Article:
Poetry, Ecology & Faith in Christina Rossetti



The nineteenth century in Europe is often depicted as a time of rapid secularisation. Matthew Arnold's sea was withdrawing over Dover beach and religion was under sustained assault - historical criticism roughed up the Bible's integrity, Feuerbach begat Marx and Darwin begat Freud. However, alongside these challenges, the century was also a time of religious renewal and experimentation both with and alongside the dominant Christian tradition.

In England, one of those renewals is represented by the Tractarian Movement that made explicit the continuing Catholic strand with the Anglican Church. It was grounded in both reflecting on the continuities between Anglicanism and Catholicism and on a re-discovery of common roots, most especially in the Church Fathers - of both West and East.

One of the people deeply influenced and shaped by this Movement was the poet and religious writer, Christina Rossetti, whose brother, the painter and poet, Dante Gabriel, was one of the founders of the Pre-Raphaelite Brotherhood, themselves influenced, in different measure, by this renewal in Christianity.

One of its strands, that wove its way through, Rossetti's work, was a recognition that the whole created order, created out of and suffused with grace, was the vessel, ark of our salvation. We live in an inter-connected whole, where every animal, plant, stone serves its own unique purpose and the wider unfolding pattern of life. In seeking redemption, wholeness, we cannot think of individual salvation taking us apart from the world, but of a way of being in the world that celebrates, nurtures and fulfils its giftedness.

If one imagines that such language is strikingly 'ecological' you would be wholly right argues Emma Mason in her excellent study: 'Christina Rossetti: Poetry, Ecology, Faith' and not because she is guilty of 'presentism', reading back modern concern into earlier work, but because it sits foursquare at the heart of Rossetti's concern.

Rossetti, Mason demonstrates, was at every turn concerned with how we abide in life in such a way that it is free to fulfil its purposes free of our distortion, exploitation and greed. Indeed she felt that the apocalypse that brought a renewed creation was consistently postponed by the delay that we, humanity, cause by not using and enjoying the world aright, attentive to our obligations and our kinship with all living things.

This vision was rooted in the vision of the Fathers, most especially St Gregory of Nyssa, who saw grace not as something that is added to the world and certainly not something that is simply given to certain humans in the economy of their salvation, but is at the heart of the world, bringing it into continuous, gifted being through the self-emptying nature of God in Christ. God is not discovered in power but in weakness, in gift not in command. Our task is to attentively be present to the world, to nurture it and free ourselves to be present to it, navigating it in love.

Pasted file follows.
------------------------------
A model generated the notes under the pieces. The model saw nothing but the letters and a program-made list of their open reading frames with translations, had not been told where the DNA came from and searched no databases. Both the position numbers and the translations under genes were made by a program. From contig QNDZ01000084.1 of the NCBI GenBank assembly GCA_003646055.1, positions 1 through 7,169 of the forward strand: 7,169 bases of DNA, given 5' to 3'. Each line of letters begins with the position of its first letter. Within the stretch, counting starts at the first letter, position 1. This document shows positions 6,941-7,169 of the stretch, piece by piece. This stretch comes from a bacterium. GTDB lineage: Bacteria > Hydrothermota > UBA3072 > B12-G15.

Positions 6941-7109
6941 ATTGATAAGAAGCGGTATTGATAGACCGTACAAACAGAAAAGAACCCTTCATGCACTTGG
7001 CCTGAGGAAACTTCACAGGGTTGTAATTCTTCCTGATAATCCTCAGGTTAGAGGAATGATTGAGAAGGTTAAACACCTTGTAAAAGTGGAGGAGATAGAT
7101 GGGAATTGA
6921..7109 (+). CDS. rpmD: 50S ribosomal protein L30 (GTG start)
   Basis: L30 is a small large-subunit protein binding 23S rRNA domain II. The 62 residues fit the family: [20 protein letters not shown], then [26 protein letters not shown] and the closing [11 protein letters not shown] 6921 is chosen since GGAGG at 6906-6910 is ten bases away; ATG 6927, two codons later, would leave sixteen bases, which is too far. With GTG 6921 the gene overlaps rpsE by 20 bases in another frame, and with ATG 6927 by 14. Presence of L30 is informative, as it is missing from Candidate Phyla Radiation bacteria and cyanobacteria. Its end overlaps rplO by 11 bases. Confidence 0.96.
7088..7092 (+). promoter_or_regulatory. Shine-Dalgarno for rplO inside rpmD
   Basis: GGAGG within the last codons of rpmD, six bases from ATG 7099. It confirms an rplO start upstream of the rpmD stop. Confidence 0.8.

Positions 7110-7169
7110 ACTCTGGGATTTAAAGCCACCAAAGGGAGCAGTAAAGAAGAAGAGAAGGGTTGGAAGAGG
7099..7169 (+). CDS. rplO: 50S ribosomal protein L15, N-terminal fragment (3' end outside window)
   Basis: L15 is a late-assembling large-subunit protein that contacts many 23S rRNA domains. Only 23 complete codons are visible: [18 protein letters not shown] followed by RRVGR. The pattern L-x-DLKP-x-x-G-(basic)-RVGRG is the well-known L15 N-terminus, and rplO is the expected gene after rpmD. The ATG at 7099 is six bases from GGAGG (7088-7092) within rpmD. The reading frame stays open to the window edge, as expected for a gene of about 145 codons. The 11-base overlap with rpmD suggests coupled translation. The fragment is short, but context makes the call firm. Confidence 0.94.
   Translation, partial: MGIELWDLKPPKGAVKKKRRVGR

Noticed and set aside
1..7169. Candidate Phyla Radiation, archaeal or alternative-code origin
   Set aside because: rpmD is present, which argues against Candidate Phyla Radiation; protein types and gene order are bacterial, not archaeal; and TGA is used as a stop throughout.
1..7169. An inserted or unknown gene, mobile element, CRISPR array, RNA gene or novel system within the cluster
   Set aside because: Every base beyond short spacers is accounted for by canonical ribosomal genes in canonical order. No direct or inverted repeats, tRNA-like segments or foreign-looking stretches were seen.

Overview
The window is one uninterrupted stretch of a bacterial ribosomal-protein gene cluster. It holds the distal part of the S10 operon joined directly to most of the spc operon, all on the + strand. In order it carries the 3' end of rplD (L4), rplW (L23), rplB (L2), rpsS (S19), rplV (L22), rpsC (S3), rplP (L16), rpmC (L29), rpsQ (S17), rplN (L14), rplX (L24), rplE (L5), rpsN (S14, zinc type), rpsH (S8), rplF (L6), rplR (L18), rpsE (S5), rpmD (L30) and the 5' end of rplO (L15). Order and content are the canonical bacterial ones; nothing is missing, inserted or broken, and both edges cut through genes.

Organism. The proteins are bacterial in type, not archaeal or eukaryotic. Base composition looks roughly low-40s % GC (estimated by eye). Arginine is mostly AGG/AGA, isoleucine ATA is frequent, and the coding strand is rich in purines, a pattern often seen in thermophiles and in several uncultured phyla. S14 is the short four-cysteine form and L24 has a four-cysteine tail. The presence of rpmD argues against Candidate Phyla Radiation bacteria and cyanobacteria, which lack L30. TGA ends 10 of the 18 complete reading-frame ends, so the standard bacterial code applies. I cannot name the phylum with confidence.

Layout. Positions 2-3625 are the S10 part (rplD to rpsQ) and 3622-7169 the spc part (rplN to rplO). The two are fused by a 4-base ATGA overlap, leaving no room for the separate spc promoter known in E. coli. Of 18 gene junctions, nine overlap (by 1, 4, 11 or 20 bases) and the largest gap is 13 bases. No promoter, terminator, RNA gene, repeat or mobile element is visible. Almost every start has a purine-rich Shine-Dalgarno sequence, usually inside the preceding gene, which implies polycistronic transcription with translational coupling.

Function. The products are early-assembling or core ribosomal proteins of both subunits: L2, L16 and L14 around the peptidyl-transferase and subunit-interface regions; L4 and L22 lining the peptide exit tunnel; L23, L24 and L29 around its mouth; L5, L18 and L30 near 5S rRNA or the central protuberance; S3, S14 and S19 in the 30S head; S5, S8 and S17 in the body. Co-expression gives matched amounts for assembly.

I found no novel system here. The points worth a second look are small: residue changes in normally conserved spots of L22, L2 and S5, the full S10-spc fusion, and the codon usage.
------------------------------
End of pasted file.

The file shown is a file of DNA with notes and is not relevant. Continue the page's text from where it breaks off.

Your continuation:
Mason traces this developing inclusive theology through Rossetti's influences, development and work. We range from the theological and ecclesial influences, the pre-Raphaelites concern for typology (how the world's matter is read symbolically as pointing to divine qualities), her campaigning against vivisection, her awakened interest in St Francis and in her later reading of the Book of Revelation where a new heaven and new earth are accomplished primarily through our coming to a renewed, cleansed perception of where we actually stand and to what - the web of life - we are bonded to.

So, for example, the fact that Christ is compared to lamb, vine, stone is not simply an accident of typology but a reflection of the deep truth that Christ as logos is the very patterning of lamb, vine and stone - and that Christ in that patterning holds all things together in their unique identity. So, for example too, she has a compelling interest in the least attractive animals or insects precisely because they are the 'little ones' marginalised to our regard, recognised through Christ's 'weakness'.

As a book it is a compelling corrective to seeing Rossetti as a withdrawn and indeed gloomy figure (for which, in part, we have her brother, William, to thank as well as a culture more at ease with talking about death, of waiting for it, of meeting it, in her case, in the equanimity of it being a transition).

Indeed at her death, though in pain, she calmly went about writing her will, tidying her papers and ensuring her two cats had a viable home to go to! It is, also, corrective to seeing Rossetti as Virgina Woolf described her an 'intuitive poet' mainly expressive of feeling. She was, in fact, if not rigorously schooled, deeply read, thoughtful and her poems wrought constructions of intellect as well as deep feeling. Like any good scholarship, Mason sends you back to the poems with refreshed eyes helping to see the poems and, in this case, the world anew. Rossetti's fullest intention in getting us to read her was so to 'fall back' into a world of grace, reconnect with the world, shed 'our' grasping and see aright.


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